Sakarya River

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Sakarya River
Sakaryariver.JPG
Location
CountryTurkey
Physical characteristics
Source 
 - locationBayat Plateau
Mouth 
 - location
Black Sea
Length824 km (512 mi)
Basin size55,300 km2 (21,400 sq mi)
Discharge 
 - average193 m3/s (6,800 cu ft/s)
Map of the Sakarya River

The Sakarya (Turkish: Sakarya Irmağı, Greek: Σαγγάριος, translit. Sangarios) is the third longest river in Turkey. It runs through what in ancient times was known as Phrygia.

The source of the river is the Bayat Yaylası (Bayat Plateau) which is located to the northeast of Afyon. Joined by the Porsuk Çayı (Porsuk Creek) close by the town of Polatlı, the river runs through the Adapazarı Ovası (Adapazarı Plains) before reaching the Black Sea. The Sakarya was once crossed by the Sangarius Bridge, constructed by the East Roman Emperor Justinian I (r. 527–565).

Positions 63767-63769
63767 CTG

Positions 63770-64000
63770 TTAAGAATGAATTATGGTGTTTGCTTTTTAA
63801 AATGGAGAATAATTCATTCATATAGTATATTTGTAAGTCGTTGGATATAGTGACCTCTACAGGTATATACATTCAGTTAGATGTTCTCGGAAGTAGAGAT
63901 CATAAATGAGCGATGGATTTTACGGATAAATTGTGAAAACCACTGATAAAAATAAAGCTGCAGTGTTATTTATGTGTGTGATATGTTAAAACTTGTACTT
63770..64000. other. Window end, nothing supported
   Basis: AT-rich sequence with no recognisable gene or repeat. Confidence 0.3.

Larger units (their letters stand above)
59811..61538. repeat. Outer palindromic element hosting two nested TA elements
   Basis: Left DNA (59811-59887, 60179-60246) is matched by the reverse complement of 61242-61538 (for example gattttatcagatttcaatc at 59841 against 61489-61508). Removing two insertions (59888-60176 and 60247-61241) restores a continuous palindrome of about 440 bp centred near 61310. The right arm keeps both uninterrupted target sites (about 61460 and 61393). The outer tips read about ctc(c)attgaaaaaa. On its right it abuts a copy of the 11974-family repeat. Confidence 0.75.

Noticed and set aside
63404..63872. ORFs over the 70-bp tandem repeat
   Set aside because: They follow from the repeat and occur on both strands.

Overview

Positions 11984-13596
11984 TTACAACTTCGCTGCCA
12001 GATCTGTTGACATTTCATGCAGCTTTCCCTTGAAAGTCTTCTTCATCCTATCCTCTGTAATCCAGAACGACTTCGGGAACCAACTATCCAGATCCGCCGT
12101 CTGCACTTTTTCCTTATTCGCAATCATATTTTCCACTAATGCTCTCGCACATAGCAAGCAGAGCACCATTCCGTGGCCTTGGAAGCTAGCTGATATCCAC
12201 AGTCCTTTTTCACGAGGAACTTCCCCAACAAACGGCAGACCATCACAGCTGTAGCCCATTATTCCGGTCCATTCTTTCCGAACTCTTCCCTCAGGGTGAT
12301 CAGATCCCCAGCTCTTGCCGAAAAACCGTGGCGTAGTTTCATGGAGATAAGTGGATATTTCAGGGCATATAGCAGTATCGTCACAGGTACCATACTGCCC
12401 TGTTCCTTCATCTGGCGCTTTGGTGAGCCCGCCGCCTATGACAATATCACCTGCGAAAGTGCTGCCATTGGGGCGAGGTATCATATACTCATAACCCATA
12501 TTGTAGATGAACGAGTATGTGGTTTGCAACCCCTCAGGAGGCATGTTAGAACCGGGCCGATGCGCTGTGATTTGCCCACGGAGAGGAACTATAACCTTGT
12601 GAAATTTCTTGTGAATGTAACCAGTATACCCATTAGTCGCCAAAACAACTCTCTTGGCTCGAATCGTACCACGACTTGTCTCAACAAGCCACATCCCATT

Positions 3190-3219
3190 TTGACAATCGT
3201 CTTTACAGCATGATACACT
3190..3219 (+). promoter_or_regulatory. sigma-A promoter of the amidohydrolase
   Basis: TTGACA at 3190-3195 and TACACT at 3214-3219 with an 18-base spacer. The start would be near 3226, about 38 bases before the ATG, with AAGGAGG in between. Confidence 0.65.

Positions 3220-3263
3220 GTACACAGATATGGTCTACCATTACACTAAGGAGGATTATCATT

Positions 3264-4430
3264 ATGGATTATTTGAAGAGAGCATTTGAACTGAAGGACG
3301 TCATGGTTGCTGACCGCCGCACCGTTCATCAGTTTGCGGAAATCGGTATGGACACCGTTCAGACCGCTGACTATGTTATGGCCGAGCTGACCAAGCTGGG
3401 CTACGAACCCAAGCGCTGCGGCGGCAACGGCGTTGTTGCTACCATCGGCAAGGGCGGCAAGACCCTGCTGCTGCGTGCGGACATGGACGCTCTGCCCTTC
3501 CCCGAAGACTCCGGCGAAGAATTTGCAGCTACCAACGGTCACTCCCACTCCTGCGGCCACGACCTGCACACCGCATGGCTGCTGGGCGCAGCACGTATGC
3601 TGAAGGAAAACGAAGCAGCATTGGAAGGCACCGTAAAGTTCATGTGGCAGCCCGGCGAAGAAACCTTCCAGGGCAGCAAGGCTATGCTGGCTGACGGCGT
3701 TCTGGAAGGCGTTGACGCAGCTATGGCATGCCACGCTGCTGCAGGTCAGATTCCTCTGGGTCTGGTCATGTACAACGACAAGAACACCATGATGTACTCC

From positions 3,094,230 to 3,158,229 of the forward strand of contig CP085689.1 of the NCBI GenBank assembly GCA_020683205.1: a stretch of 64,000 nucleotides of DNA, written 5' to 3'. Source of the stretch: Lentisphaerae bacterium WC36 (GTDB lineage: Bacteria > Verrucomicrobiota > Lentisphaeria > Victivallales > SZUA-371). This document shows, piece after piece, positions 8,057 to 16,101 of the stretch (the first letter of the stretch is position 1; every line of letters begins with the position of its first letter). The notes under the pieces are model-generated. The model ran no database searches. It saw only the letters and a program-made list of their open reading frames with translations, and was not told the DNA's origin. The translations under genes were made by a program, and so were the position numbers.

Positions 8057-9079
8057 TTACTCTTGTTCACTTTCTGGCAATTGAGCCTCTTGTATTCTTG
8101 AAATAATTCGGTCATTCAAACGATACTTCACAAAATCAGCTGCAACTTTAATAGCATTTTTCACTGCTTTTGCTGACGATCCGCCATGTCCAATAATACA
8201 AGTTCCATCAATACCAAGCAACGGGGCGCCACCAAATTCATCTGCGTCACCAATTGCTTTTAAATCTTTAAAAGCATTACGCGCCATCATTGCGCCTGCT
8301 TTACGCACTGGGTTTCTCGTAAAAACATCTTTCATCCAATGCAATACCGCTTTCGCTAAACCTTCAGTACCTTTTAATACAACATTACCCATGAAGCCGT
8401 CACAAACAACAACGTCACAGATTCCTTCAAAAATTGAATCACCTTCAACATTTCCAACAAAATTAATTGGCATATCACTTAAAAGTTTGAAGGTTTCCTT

In 13th century, the valley of the Sakarya was part of the frontier of the Byzantine Empire and the home of the Söğüt tribe. By 1280, Byzantine Emperor Michael VIII had constructed a series of fortifications along the river to control the area, but a 1302 flood changed the course of the river and made the fortifications useless.[1] The Söğüt tribe migrated across the river and went on to establish the Ottoman Empire.

From downstream to upstream, it is dammed at Gölpazarı, Yenice, Gökçekaya and Sarıyar.

See also[edit]

Coordinates: 41°07′35″N 30°38′56″E / 41.1264°N 30.6489°E / 41.1264; 30.6489

References[edit]

  1. ^ Imber, Colin,. The Ottoman Empire, 1300-1650 : the structure of power (Third ed.). London. p. 6. ISBN 1352004968. OCLC 1034613389.CS1 maint: Multiple names: authors list (link)